Sleep is the Great Eraser

victoriaadvertisingSales and Marketing0 Comments

Are you ever surprised by how quickly you forget things?

You know the feeling, you walk into a room to do something but as soon as you get there you forgot why you were there in the first place.

You see an ad for something that interests you and as quickly as you think, “I should look into that” something else grabs your attention and your first thought is a distant memory?

Or you have an idea that is so great you think it’s impossible you’ll ever forget it. So you don’t bother writing it down. Within ten minutes you’ve forgotten it and it never comes back.

No? OK, maybe it’s just me.

The reality is that people’s short term memory is just that, short term. According to studies on short term memory, psychologist George Miller states that the average person can store about 7 items at a time. According to Atkinson and Shiffrin the duration of short term memory seems to be between 15 and 30 seconds and will remain only through verbal repetition.

*Consider this:

  • In 1998, the average consumer saw 3,000 marketing messages per day.
  • In 1946, the U.S. had 12 TV stations. By 2011? 1,700.
  • Google’s Eric Schmidt cites that “Every 2 days, we create as much information as we did from the dawn of civilization up until 2003.”

We are bombarded by thousands of messages and images a day so it’s no wonder that in our fast paced world we have a hard time recalling things we’ve seen or heard.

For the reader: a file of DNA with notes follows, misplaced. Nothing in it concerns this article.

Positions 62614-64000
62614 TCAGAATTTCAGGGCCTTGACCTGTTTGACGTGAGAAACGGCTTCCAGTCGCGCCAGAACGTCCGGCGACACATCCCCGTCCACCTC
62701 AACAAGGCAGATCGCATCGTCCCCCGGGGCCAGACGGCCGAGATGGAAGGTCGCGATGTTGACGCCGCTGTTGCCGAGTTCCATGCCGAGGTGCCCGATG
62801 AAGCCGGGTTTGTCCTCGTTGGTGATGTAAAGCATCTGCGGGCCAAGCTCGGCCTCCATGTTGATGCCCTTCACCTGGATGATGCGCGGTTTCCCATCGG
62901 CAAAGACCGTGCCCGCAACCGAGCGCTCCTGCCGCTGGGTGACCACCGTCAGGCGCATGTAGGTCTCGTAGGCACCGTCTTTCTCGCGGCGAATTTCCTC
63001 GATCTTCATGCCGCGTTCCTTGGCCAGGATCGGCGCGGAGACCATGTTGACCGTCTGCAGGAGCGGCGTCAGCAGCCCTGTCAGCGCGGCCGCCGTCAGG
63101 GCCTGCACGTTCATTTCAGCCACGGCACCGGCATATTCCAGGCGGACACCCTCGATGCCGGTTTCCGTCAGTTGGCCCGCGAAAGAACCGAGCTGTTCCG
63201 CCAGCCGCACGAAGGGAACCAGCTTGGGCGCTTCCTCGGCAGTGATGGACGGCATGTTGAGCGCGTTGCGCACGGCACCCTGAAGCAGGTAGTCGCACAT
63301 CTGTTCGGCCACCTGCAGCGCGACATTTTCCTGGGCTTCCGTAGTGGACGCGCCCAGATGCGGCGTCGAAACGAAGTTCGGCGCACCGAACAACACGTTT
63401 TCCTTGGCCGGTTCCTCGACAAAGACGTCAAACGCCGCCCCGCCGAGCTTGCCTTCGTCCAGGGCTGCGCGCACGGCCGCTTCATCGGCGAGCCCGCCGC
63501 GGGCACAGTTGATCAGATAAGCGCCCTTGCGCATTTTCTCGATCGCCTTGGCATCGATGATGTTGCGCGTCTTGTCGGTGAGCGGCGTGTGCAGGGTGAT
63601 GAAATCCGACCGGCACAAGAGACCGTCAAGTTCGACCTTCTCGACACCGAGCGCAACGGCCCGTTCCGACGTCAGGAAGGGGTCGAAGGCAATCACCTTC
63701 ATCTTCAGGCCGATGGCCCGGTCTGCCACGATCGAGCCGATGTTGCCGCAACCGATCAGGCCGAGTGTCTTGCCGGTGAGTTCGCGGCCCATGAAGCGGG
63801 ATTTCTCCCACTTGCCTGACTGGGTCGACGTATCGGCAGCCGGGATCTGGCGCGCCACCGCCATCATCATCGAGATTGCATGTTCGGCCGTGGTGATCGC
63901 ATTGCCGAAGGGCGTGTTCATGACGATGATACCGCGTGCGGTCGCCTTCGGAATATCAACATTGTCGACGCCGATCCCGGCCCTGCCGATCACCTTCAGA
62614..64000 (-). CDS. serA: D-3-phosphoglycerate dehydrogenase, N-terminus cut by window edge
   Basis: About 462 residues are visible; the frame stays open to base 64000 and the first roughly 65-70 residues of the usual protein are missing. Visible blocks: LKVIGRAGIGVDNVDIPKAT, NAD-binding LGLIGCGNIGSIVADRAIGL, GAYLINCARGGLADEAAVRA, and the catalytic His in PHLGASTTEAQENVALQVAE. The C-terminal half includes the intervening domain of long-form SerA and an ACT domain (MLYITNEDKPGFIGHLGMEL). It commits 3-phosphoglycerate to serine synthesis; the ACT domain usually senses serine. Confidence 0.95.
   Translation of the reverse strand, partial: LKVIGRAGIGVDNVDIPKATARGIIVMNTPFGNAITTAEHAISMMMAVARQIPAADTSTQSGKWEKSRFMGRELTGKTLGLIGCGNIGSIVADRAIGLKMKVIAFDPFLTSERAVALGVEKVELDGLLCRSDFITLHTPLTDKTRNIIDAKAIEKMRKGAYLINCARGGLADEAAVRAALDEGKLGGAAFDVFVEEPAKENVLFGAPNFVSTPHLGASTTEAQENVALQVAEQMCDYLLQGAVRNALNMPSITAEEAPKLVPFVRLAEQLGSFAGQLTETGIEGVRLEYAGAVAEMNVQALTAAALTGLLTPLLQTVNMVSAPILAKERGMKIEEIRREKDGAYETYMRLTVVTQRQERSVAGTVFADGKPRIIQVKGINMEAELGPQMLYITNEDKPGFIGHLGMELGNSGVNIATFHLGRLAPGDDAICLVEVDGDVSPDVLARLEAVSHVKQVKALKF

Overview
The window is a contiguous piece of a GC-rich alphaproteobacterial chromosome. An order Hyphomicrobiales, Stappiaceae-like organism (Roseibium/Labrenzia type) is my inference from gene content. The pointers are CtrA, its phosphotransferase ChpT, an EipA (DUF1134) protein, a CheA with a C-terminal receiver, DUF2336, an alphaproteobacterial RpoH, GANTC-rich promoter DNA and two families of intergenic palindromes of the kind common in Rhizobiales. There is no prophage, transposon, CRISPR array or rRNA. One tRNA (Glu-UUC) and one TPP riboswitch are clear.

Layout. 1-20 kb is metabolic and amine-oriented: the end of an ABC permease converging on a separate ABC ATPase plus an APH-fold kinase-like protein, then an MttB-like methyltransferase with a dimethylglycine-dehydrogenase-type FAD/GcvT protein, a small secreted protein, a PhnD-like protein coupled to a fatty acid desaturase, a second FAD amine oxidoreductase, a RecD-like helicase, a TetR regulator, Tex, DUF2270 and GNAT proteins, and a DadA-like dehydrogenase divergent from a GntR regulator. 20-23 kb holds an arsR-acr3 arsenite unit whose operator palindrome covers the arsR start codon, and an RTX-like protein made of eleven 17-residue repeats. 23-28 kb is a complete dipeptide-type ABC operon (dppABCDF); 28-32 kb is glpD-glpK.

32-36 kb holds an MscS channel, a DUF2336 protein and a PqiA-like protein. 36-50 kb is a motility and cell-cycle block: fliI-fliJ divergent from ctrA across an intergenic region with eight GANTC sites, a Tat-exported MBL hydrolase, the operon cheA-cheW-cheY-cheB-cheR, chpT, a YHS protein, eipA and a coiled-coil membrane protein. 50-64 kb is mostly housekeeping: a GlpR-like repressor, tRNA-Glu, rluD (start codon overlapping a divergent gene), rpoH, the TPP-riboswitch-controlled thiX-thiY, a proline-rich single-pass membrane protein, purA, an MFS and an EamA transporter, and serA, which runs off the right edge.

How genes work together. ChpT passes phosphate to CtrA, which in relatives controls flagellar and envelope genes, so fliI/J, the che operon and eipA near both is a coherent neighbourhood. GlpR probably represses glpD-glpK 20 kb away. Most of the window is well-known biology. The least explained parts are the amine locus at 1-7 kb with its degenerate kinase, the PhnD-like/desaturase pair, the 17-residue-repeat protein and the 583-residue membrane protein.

Rule 29 of The 33 Ruthless Rules of Local Advertising by Micheal Corbett, ’Don’t Forget How People Remember’, the author asks us, How did we learn to ride a bicycle, walk, read, and remember your phone number? We all learned the same way, and that is by repetition. Repetition is the key to learning anything.

So when planning your marketing strategy, remember that repetition and consistency are your best friends. No matter what media vehicle you are using, be sure to connect and engage your customers on a daily and weekly basis. Reaching out on a monthly or seasonal basis will have you starting from scratch each and every time. Finding a consistent schedule that works for your business will ensure you build on your customer relationships so that they do remember you when they need you.

*Sources:
http://blog.hubspot.com/marketing/the-history-of-advertising-war-for-consumer-attention-slideshare
http://www.fluiddrivemedia.com/advertising/marketing-messages/
http://www.simplypsychology.org/short-term-memory.html

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